It also committed the rarely forgiven sin of being ahead of its time, demanding memory budgets and processor speeds more often found on a high-end workstation than on a commodity PC before the mid-1990s.
At the critical moment when "Giga" became a mainstream PC prefix, applied both to clock speeds and memory capacities, Javas C-like syntax swooped in to seize developer mind share in areas where Smalltalk had first shown the way.
Once the darling of both the white-coated researcher and the white-shirted IBM salesperson, Smalltalk was relegated to a historical footnote—or, then again, perhaps not.
A developer who takes a casual look at Smalltalks current state of play might get an unfavorable impression. The Web site of ParcPlace Systems, spun off to commercialize the language following its development at Xeroxs PARC (Palo Alto Research Center), is an online ghost town; IBM will withdraw from the Smalltalk marketplace in April.
"VisualAge Smalltalk customers can discover and leverage the value of industry standards," said the IBM end-of-life announcement on April 26 of last year.
That begs the question, though, of whats a "standard": Smalltalk became an ANSI-standard language in May 1998, and the former ParcPlace VisualWorks development tools for Smalltalk—acquired by enterprise software vendor Cincom Systems in August 1999—continue to be refined.
Version 7.4 of VisualWorks became available at the beginning of this year, offered in both a supported commercial version and an unsupported but full-function noncommercial version that can be downloaded at smalltalk.cincom.com.
VisualWorks offers developers a capable tool set with a remarkably long list of contributed components and utilities that are supplied under varied license terms.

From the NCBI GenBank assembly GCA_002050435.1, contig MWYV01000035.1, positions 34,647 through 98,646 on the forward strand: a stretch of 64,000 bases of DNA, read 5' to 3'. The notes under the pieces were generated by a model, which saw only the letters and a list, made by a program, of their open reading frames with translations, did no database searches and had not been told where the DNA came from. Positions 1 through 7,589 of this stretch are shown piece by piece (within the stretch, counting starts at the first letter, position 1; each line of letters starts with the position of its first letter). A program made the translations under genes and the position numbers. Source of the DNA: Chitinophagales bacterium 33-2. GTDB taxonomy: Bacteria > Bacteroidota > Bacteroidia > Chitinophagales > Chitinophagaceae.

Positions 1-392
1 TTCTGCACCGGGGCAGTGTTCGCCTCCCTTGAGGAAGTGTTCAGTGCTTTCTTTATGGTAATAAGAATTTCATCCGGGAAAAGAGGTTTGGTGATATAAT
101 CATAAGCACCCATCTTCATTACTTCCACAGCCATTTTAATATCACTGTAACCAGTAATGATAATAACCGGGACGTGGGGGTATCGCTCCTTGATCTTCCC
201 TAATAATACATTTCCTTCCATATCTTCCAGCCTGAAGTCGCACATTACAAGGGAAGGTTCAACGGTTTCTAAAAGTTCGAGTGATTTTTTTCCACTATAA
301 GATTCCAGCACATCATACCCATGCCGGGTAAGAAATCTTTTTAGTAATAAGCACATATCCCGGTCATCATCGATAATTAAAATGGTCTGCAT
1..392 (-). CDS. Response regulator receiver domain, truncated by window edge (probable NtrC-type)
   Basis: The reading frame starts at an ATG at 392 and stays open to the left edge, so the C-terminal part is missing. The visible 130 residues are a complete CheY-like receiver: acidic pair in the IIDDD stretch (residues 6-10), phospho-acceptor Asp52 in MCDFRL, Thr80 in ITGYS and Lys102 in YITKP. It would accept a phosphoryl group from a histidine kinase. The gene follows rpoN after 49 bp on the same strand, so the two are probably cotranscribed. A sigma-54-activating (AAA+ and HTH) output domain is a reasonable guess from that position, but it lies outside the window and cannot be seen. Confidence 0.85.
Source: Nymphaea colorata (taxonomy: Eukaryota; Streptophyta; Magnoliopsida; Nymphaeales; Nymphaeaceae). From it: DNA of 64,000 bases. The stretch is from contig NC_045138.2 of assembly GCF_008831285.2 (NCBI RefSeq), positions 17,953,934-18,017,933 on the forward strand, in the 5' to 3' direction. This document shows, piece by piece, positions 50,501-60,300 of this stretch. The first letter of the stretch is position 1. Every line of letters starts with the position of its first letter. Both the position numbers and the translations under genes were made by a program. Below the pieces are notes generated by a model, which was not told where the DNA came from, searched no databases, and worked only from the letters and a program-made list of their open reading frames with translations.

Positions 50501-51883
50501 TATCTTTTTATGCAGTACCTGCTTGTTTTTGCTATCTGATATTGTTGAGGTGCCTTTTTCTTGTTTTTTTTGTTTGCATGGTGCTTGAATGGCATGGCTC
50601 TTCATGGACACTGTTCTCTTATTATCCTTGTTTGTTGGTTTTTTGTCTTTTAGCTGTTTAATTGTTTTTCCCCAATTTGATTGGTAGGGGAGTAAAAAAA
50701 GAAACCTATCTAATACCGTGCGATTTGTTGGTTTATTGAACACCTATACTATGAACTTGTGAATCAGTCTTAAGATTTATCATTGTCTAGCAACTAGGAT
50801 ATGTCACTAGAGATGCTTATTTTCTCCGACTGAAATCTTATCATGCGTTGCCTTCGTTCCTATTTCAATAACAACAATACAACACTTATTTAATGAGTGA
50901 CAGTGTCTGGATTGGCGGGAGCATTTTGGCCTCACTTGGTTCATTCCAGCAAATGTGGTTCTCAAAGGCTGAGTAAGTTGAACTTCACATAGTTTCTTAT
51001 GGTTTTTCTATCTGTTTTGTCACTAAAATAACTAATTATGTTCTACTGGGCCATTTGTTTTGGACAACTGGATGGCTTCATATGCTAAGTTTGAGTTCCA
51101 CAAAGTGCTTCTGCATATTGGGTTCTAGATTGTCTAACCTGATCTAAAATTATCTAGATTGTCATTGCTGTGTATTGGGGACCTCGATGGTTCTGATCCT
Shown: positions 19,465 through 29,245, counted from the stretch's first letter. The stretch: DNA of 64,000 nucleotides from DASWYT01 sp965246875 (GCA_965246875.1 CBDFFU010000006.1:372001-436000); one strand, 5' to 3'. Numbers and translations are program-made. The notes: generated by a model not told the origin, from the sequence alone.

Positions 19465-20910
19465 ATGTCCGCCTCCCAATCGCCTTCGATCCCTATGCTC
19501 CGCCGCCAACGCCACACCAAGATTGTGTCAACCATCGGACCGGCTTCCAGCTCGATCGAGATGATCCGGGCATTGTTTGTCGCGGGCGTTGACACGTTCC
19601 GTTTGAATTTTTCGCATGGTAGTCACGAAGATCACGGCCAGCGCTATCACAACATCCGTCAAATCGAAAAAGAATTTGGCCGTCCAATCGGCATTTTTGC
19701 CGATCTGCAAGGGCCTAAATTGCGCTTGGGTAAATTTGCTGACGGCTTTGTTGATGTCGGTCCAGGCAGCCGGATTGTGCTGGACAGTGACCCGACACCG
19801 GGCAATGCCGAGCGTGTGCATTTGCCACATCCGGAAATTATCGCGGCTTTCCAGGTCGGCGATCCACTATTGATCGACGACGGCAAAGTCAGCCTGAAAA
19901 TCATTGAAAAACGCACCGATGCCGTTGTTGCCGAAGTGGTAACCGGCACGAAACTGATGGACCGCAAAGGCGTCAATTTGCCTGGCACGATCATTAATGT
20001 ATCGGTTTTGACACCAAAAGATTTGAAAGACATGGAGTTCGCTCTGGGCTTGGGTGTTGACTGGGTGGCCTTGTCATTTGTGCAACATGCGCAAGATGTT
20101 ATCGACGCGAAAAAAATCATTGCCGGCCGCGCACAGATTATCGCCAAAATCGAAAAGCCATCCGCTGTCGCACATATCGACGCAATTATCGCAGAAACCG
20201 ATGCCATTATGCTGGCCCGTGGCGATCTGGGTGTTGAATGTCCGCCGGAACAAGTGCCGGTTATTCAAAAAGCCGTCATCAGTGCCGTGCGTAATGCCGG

Versions of the 7.4 release on Microsofts Windows XP and Apple Computers OS X delivered a polished development experience in eWEEK Labs tests on both platforms, with well-paved pathways for interactive graphical interface development and efficient packaging of finished applications for convenient deployment.
All the traditional amenities of a Smalltalk development system are still present in VisualWorks, including the almost disconcertingly wide-open system browser that makes the entire run-time environment as accessible to modification as a developers own work in progress.
After one of the Labs past development "Shoot-Out" competitions, we reported that watching a Smalltalk developer recovering from an error was like watching someone perform brain surgery on oneself. But Smalltalk has since become somewhat safer for journeyman developers with the addition of such features as namespaces, as we learned from Cincom product manager James Robertson, in Cincinnati, during a conversation with the Labs late last month.
Robertson brings a developers perspective to his work. Hes better known to the open-source community as one of the lead developers of the BottomFeeder news aggregator client for the RSS and Atom protocols.
That project demonstrates the ability of VisualWorks to deliver an application both on Windows and on Macintosh OS X as well as many other Unix-family operating systems.
"Our virtual machine isnt as widespread as the Java virtual machine, so we dont feel as much of a need to lock it down. There have been some changes in the bytecode set," Robertson said, and developers interested in using Smalltalk should therefore take care to keep users up to date in that regard.
On the other hand, Robertson said, Smalltalk retains the fully object-oriented character that other development languages such as Java and C++ sometimes struggle to simulate: The notion of data types thats found in most languages, he said, has impeded such improvements as the addition of generic capabilities to Java.
"Smalltalk has type, but you can add message signatures of any sort to any object. Making something generic, to a very large extent, just means cloning the API," Robertson said.